Land owners and activists yesterday staged a protest at the legislature in Taipei, accusing the government of reneging on its promise and abruptly passing proposed revisions to the Land Expropriation Act (土地徵收條例) to second reading without prior discussion.
They also expressed their concern that the Cabinet-proposed revisions might eventually be adopted, as the Chinese Nationalist Party (KMT) enjoys an absolute majority in the legislature.
Following a slew of protests over government seizure of private land for development projects around the country, President Ma Ying-jeou (馬英九) and Premier Wu Den-yih (吳敦義) made several promises to amend the Land Expropriation Act, including requiring land developers to clearly state that they are necessary and how the project would uphold public interests.
However, the amendments proposed by the Cabinet did not include such clauses and only aim to change the basis for calculation of compensation for landowners from published prices to market prices.
Landowners and other advocacy groups said the proposed revisions should also include the participation of a third-party expert when estimating the land value.
In a bid to ensure that the amendments are passed before the legislative election in January, the Legislative Yuan — under the KMT’s lead — decided to skip initial discussions in the first reading and pushed the proposal straight into second reading.
“The KMT put the amendments directly into second reading to avoid discussions in the Internal Administration Committee,” Democratic Progressive Party (DPP) Legislator Tien Chiu-chin (田秋堇) told a news conference at the Legislative Yuan. “With its absolute majority, the KMT could pass the amendments despite opposition, and the expectations of landowners, farming activists and other rights advocacy groups would be sacrificed.”
“While Ma is having his ‘homestay’ tour around the country for his re-election campaign, I invite the president to stay at my house and the homes of all land expropriation victims,” Metro A7 Station Development Project Self-Help Group chairwoman Hsu Yu-hung (徐玉紅) said. “He should stay with us, eat with us, work with us, be treated by us and hear what we have to say.”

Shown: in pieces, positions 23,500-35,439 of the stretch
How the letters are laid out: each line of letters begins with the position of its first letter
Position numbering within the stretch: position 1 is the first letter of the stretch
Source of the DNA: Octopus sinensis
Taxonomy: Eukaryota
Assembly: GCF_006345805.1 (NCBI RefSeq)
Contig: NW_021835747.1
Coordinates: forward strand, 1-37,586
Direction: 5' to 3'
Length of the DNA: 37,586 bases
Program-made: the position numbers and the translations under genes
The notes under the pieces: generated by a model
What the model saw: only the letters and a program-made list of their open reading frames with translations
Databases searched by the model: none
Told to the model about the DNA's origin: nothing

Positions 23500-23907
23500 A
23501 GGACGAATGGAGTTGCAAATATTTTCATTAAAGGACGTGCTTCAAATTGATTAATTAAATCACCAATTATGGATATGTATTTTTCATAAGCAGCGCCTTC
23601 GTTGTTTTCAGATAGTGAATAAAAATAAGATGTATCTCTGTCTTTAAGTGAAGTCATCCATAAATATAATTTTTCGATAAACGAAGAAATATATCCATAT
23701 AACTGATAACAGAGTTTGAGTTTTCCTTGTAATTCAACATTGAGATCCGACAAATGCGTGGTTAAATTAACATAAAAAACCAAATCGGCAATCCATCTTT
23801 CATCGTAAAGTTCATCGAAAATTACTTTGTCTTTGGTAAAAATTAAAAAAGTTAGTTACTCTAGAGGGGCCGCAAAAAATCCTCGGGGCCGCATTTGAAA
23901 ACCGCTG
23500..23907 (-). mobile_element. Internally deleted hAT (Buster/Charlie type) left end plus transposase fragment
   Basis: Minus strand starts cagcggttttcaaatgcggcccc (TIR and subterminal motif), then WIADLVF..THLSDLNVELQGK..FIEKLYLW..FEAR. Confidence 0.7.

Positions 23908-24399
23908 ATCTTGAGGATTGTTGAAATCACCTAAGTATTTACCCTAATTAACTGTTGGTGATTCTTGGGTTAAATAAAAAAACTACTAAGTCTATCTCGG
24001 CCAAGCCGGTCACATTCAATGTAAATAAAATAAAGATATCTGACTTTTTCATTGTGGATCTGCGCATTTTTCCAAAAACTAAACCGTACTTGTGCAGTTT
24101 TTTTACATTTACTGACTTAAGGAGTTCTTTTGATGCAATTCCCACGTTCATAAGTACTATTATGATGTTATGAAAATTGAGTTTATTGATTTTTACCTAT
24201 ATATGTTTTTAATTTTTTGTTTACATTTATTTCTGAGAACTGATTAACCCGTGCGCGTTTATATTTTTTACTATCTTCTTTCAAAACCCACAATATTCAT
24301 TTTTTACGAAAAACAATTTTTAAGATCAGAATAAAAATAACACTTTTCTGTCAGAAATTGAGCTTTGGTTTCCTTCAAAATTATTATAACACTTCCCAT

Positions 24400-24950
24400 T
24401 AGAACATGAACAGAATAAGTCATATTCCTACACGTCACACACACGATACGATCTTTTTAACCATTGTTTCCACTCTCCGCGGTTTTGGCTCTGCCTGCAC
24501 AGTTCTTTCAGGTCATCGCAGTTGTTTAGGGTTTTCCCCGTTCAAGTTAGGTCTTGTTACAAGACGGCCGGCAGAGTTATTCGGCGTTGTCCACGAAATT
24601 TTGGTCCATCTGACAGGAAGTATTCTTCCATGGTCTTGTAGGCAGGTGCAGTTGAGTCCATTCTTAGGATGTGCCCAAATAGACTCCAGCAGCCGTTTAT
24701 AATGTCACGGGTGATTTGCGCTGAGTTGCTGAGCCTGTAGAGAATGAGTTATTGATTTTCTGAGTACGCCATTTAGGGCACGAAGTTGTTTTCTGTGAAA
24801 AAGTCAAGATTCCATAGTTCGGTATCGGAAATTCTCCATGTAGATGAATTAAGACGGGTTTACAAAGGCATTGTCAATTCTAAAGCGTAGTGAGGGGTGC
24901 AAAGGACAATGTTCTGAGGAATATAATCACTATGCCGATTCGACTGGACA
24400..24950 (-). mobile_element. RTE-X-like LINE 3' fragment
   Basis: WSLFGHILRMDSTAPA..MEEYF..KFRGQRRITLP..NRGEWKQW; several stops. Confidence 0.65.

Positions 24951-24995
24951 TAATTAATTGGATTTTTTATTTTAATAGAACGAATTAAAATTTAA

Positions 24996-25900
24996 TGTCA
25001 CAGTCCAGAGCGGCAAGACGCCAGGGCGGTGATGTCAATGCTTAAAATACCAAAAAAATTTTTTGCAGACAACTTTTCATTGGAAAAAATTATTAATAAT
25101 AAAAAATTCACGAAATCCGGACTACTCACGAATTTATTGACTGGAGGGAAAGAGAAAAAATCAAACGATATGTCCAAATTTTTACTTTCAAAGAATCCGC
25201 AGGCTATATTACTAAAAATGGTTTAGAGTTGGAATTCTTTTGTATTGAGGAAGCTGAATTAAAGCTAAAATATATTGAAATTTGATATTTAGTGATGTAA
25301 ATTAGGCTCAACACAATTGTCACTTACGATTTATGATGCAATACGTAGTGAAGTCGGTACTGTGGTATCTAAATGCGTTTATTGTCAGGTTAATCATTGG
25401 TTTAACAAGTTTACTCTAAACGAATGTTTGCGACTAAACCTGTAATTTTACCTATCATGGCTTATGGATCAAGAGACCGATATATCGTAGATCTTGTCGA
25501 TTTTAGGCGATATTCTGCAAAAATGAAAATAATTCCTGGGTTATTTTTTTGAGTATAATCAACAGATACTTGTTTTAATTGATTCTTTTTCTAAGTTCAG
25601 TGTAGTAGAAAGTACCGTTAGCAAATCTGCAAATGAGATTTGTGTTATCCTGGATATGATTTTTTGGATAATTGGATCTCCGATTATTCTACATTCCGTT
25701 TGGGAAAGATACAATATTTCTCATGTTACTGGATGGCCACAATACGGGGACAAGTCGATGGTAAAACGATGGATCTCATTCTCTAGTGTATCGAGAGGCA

The expropriation project is part of the “A7 station of the Taoyuan International Airport MRT development project,” which aims to build affordable housing units and an industrial zone near the temporarily named “A7 station” on the planned Taoyuan International Airport MRT line connecting central Taipei and Taoyuan County.
A tearful Peng Hsiu-chun (彭秀春), a resident of Dapu Borough (大埔), Jhunan Township (竹南), said she was saddened when she received an official notice from the Miaoli County Government informing her that her home was to be taken over for a science park project.
“The house that I live in is the product of a lifetime of hard work by me and my family,” she said. “The legislature should revise the Land Expropriation Act according to the people’s voices, so that no one in this country would live in constant fear of having their property taken away by the government.”
Wang Wan-ying (王婉盈), a resident of Houli District (后里) in Greater Taichung, whose house was torn down to make way for Phase 3 of the Central Taiwan Science Park, said that if the government was sincere about increasing the nation’s self-sufficiency in food, “it should stop taking over farmlands for development projects.”
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